The Vice President for Education's job is one of the worst in the world. Okay, not as bad as this:
but it's really hard. It's thankless and the pay is very low... oh wait, there is no pay. I can say that because I was once VP Ed. And being the President feels like a vacation after that VP Ed stint. You see, as Vice President for Education, you are in charge of putting together the program. Yes, every program. So, it's a regular 2-week cycle of preparation. And frustration.
Through the years, we have learned a few lessons and have improved our system, which now includes getting speaking commitments two weeks before the meeting. That means, while the current meeting is being held, we are filling in the spots for the next meeting. A pretty good system when things work out well.
But there are those weeks when a few days before the meeting, Captain Murphy and his darn laws march in and mess things up. Slated speakers cancel. (Yes, if this is guilting YOU out, it should.) And the VP for Education scamper for alternatives. Of course, it's totally unfair to suddenly awaken some poor Toastie from his or her relaxed reverie to be pushed to deliver a (not-so) prepared speech. So, we end up with evenings with less than the ideal number of speakers. It's a waste too considering that we had to turn down other speakers in favor of those who reserved first.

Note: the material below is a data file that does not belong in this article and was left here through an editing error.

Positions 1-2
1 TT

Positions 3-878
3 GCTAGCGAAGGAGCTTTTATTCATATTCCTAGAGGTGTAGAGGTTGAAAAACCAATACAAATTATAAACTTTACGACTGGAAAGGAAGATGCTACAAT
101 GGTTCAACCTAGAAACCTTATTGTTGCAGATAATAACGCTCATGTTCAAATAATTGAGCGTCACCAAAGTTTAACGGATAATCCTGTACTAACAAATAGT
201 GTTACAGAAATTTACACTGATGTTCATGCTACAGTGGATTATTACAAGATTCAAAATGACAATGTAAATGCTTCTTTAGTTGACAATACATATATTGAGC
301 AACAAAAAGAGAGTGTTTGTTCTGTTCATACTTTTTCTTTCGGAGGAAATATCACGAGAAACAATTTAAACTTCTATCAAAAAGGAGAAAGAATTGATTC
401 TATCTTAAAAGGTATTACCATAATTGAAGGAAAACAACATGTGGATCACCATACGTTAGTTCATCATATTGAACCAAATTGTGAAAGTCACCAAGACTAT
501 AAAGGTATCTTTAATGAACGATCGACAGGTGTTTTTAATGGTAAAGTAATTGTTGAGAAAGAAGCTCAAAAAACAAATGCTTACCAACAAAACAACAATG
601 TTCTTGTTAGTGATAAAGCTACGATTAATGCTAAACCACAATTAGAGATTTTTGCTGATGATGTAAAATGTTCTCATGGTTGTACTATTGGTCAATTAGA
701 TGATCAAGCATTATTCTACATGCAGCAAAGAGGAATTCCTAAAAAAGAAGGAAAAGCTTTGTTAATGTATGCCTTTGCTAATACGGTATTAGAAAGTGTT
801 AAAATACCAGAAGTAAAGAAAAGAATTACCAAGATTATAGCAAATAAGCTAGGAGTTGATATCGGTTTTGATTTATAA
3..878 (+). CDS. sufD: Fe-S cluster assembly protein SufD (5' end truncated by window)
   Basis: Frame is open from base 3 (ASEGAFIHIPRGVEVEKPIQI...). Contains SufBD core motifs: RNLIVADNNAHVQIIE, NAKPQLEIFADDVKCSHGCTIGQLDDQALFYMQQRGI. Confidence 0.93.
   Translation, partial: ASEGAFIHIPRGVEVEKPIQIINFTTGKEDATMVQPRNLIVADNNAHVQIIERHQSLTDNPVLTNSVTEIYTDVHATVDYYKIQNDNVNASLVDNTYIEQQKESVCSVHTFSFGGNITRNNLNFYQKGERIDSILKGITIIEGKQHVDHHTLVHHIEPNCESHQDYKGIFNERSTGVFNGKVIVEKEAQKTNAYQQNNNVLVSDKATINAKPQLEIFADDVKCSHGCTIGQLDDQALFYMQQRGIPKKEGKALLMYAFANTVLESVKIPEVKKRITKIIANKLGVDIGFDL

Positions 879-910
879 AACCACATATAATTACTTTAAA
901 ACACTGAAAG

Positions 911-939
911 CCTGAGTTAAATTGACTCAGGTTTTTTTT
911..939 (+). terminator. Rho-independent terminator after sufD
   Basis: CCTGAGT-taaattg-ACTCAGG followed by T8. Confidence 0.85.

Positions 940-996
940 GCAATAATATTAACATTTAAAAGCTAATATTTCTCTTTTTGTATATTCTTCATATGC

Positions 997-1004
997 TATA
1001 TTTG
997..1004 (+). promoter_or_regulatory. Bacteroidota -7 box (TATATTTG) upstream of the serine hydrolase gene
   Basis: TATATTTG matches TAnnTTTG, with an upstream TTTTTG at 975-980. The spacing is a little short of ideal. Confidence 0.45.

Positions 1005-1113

Now, this is a long (and bitter) preamble to the real topic of this post. I really just want to share tips on preparing for your upcoming speech. It works around the excuse that you've been busy because the Assistant to the Regional Deputy Manager for Something Something is here in town and there is this gimongous convention and you've got so many reports and stuff and stuff and excuses excuses.
When you commit to speak two weeks from now, the first thing you do when you get home is to read about the speech project manual just before you sleep. Total time requirement: 5 minutes. And then you think of the best topic to match that project. You can do this in bed. You don't have to Google. You don't have to go to the National Library to find a life-changing, earth-shaking topic. Pick from a personal experience: a recent success, a recent loss, a recent problem, a joke that had you snorting bubbles, a conversation you had with your boss, a conversation you didn't have with that officemate you're lusting after, a TV show, anything. And then build up from there. You don't even have to write your speech down yet. But spend your last waking minutes thinking about your topic. Hopefully you dream about it. And pray you wake up with a great idea concerning your speech.
The next day is when you write the speech. You can write it word by word. Or you can make an outline. Take some tips from how Boom does it. But really, you've got to do it as soon after you make the commitment. Before you start feeling scared. Or lazy. Or wishy washy. Or before that email comes announcing the Assistant Regional Deputy Manager for Something Something is coming and you find a convenient excuse. Just do it. And then shoot an email with your speech ideas to your mentor asking him/her for feedback. Do not do this a week before, a night before, or an hour before your speech. You're giving Captain Murphy too much to work with.